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Portfolio construction

How to evaluate ETFs

July 02, 2024 - 3 min read

Since Natixis Investment Managers has been an issuer in the exchange-traded fund (ETF)1 marketplace, we’ve analyzed ETFs ranging from purely passive products that simply follow an index, to active ETFs where managers make opportunistic security selection decisions aimed at enhancing returns while mitigating risk. In today's challenging markets, all varieties enjoy distinct usage depending on an investor’s investment objectives, risk tolerance and return expectations. We offer a few tips on evaluating the benefits of each.


Pure passive ETFs

These index ETFs track the returns of a specific benchmark and generally follow either a market capitalization-weighted2 (equity ETFs) or a debt-weighted3 (fixed income ETFs) index. They are generally suitable for investors seeking market-comparable returns with minimal security selection and concentration risk. Pure passive ETFs are relatively basic compared to their ETF counterparts, as minimal product engineering is typically involved in creating the indexes that the ETF will follow. Passive ETF managers usually don't collaborate with the index provider to construct a custom index, as the ETF securities are selected based on simply following the designated index. Their primary goal is to track the designated index and mirror its performance while mitigating management fees.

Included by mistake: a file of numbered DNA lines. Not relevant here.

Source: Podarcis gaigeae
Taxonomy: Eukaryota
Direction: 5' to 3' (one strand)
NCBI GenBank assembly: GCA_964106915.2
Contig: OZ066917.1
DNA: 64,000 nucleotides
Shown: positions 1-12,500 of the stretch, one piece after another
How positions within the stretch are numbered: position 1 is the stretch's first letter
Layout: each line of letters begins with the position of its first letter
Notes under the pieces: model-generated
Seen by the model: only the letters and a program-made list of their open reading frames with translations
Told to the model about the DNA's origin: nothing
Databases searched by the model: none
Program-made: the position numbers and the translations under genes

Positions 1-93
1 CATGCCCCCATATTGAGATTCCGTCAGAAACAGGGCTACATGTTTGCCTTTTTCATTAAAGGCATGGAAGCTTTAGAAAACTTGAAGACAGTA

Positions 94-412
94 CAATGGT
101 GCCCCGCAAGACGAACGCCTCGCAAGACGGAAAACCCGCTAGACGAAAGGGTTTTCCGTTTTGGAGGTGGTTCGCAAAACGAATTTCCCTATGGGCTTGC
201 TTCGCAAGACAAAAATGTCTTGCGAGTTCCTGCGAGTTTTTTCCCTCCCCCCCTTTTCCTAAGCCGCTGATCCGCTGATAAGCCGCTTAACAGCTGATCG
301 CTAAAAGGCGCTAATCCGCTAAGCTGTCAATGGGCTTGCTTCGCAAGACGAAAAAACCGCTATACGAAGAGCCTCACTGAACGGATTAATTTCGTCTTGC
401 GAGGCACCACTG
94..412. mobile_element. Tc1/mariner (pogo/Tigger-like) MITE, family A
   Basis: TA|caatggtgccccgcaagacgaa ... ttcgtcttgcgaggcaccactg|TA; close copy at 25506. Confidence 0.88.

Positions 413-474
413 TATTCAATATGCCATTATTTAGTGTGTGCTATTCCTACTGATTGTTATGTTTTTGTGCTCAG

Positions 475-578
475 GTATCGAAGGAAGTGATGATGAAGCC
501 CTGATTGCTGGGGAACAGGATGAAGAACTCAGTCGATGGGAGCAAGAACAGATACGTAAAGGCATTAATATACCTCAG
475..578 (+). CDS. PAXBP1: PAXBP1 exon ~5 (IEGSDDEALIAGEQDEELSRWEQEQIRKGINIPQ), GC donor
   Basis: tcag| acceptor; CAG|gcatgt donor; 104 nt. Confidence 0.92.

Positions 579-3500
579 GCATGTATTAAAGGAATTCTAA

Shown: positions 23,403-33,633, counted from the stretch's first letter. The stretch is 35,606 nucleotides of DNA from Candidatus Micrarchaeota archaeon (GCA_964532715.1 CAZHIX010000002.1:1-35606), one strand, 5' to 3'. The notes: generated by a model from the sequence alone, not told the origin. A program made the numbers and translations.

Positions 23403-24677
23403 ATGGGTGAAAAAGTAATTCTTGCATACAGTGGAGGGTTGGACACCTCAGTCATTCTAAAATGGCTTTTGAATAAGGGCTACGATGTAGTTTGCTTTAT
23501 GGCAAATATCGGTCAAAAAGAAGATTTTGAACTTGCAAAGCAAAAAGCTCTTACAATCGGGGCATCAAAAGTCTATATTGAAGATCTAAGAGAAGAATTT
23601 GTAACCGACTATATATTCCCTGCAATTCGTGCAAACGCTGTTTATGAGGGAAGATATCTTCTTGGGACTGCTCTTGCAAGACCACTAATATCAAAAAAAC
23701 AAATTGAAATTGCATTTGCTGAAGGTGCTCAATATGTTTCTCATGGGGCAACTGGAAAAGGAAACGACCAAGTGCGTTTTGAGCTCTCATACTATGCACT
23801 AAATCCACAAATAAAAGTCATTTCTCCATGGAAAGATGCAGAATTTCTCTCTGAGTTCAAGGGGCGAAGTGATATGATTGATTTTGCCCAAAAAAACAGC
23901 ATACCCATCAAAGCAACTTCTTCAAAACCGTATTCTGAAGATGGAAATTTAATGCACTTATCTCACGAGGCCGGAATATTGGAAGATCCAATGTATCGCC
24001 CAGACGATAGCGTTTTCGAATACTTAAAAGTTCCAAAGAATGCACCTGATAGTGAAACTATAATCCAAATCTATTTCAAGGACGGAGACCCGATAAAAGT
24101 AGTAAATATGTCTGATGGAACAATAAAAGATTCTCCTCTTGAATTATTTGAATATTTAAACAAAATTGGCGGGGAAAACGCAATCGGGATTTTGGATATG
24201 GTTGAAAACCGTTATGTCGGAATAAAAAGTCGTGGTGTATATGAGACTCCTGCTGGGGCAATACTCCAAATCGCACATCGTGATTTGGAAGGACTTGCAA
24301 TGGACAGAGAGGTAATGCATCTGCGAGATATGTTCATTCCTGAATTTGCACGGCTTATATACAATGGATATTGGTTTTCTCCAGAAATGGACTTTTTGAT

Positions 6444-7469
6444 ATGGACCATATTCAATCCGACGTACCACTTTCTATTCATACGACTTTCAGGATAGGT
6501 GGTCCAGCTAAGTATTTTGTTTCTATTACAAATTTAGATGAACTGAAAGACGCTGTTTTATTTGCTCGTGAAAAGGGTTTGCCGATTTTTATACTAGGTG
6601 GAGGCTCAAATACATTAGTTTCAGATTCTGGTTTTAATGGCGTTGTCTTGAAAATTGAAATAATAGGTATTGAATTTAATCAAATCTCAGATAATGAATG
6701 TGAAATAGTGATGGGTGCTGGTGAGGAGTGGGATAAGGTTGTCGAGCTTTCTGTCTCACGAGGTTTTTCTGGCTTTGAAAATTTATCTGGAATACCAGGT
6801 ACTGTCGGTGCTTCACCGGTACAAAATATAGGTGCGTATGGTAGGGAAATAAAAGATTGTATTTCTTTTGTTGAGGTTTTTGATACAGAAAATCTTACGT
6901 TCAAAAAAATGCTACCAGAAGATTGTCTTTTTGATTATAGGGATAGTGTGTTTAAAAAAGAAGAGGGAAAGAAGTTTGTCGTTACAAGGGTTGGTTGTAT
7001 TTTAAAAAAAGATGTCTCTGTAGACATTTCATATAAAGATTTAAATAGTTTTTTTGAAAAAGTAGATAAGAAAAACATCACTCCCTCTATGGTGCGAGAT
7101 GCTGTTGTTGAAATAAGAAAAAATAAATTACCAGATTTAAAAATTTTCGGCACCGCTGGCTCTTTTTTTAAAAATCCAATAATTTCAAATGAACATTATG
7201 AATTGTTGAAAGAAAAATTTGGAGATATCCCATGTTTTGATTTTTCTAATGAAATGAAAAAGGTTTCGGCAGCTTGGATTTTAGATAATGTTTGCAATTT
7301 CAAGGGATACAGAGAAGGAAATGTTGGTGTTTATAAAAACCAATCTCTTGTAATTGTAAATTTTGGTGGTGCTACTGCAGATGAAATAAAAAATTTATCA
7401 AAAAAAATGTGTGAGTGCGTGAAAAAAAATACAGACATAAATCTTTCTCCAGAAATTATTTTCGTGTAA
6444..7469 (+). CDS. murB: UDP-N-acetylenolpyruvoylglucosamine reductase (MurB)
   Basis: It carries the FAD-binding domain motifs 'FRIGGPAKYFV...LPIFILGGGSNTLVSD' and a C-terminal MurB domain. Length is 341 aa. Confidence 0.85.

Smart beta ETFs4

Smart beta ETFs endeavor to take a unique approach to index construction. While passively implemented (meaning that they track an index), active investment choices do inform decisions about how securities should be weighted via a predetermined, rules-based methodology. These products may be equally weighted or weighted based on factors such as quality, yield, momentum, volatility, etc. They offer investors greater diversification and return potential without the exposure risk of full active management. Smart beta ETF managers typically collaborate very closely with index providers to build custom indexes against which their ETFs are tracked. One could consider this option as a watered-down version of the active ETF in that they aim to provide alpha5 over traditional indexes by leveraging a more systematic approach.


Active ETFs